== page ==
Poet-Monks: The Invention of Buddhist Poetry in Late Medieval China
Poet-Monks focuses on the literary and religious practices of Buddhist poet-monks in Tang-dynasty China to propose an alternative historical arc of medieval Chinese poetry. Combining large-scale quantitative analysis with close readings of important literary texts, Thomas J. Mazanec describes how Buddhist poet-monks, who first appeared in the latter half of Tang-dynasty China, asserted a bold new vision of poetry that proclaimed the union of classical verse with Buddhist practices of repetition, incantation, and meditation.
Mazanec traces the historical development of the poet-monk as a distinct actor in the Chinese literary world, arguing for the importance of religious practice in medieval literature. As they witnessed the collapse of the world around them, these monks wove together the frayed threads of their traditions to establish an elite-style Chinese Buddhist poetry. Poet-Monks shows that during the transformative period of the Tang-Song transition, Buddhist monks were at the forefront of poetic innovation.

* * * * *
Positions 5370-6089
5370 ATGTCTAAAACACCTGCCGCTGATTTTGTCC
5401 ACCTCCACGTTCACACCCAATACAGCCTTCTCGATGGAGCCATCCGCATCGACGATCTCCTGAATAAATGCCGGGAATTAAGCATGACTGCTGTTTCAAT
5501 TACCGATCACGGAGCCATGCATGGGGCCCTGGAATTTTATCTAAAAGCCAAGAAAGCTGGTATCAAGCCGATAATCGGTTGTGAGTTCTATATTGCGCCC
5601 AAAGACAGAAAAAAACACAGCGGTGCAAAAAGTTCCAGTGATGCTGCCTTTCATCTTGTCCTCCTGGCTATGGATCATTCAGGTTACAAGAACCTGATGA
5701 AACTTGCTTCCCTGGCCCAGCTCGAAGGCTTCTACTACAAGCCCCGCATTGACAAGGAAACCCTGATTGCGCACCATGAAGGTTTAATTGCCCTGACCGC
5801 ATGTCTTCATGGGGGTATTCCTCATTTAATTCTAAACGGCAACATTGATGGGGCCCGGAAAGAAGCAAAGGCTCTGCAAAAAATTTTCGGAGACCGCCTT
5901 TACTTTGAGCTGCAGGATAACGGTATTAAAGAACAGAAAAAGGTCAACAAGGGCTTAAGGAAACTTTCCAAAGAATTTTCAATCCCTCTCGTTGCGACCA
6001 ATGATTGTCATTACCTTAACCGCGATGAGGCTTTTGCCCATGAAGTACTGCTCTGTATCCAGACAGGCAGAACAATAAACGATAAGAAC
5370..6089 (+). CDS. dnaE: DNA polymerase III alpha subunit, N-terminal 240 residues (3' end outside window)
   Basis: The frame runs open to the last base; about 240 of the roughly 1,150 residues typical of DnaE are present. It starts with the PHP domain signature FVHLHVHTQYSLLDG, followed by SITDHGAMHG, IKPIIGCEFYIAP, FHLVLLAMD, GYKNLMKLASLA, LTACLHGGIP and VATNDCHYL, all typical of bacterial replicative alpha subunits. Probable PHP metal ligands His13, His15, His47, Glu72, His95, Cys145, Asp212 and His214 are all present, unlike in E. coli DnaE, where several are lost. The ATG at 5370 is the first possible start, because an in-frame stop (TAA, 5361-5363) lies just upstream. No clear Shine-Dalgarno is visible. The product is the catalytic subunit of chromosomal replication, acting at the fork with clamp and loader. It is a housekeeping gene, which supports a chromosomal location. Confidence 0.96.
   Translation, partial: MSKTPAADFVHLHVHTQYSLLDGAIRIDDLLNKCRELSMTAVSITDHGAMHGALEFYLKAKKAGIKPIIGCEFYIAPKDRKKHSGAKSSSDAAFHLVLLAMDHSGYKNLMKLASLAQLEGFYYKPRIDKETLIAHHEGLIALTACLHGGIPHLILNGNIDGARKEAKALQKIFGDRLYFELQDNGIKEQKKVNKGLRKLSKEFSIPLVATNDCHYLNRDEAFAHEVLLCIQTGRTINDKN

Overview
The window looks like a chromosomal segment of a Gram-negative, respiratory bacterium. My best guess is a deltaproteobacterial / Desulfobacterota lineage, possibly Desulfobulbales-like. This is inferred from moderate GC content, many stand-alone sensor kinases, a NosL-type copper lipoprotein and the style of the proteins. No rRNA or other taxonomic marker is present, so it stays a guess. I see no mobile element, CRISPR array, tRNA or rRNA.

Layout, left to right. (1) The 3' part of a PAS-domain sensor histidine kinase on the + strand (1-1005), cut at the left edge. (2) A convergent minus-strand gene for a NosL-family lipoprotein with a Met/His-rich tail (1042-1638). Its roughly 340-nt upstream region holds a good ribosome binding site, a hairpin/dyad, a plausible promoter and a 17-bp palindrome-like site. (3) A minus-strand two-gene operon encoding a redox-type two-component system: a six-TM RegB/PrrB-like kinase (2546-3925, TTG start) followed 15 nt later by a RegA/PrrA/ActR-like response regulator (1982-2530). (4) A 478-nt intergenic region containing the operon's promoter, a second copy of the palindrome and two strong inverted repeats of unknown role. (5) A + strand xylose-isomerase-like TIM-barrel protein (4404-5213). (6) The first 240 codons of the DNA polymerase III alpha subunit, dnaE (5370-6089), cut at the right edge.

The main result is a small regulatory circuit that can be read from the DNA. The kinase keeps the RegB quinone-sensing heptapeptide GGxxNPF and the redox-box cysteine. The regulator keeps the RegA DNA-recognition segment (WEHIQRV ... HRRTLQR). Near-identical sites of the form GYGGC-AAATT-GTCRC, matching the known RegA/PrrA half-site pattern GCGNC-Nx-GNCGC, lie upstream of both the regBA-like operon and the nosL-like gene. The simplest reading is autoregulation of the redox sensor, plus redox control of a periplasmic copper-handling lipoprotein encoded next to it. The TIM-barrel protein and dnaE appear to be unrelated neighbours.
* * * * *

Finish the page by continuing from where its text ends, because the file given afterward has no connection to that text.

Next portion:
Poet-Monks promises to transform our understanding of middle-period Chinese poetry, offering a highly readable and in-depth analysis of a crucial and as-yet understudied subject. A must-read for all who are curious about the interface between the Chinese poetic tradition and the growth of Buddhism during this critical period.
—Paula Varsano, University of California, Berkeley, author of Tracking the Banished Immortal
Combining lucid exposition with incisive close reading, Poet-Monks sheds fresh insight on the process through which Buddhist poet-monks created a distinct type of poetry between 760 and 960 CE. Mazanec challenges the received narrative about the period and demonstrates how it can be viewed as one of innovation and possibility.
—Xiaoshan Yang, University of Notre Dame, author of Wang Anshi and Song Poetic Culture
Even within the scholarship of classical Chinese poetry, Buddhist poet-monks have not been given sufficient attention, especially not as a community or tradition with a specific history. Not only does Poet-Monks bring needed attention to these poets and works, but it also complicates the standard narrative of late Tang poetry—raising the issue of how literary history should and can be constructed.
—Meow Hui Goh, Ohio State University, author of Sound and Sight
- Cornell East Asia Series
Publication Year: 2024
Publication Number: 217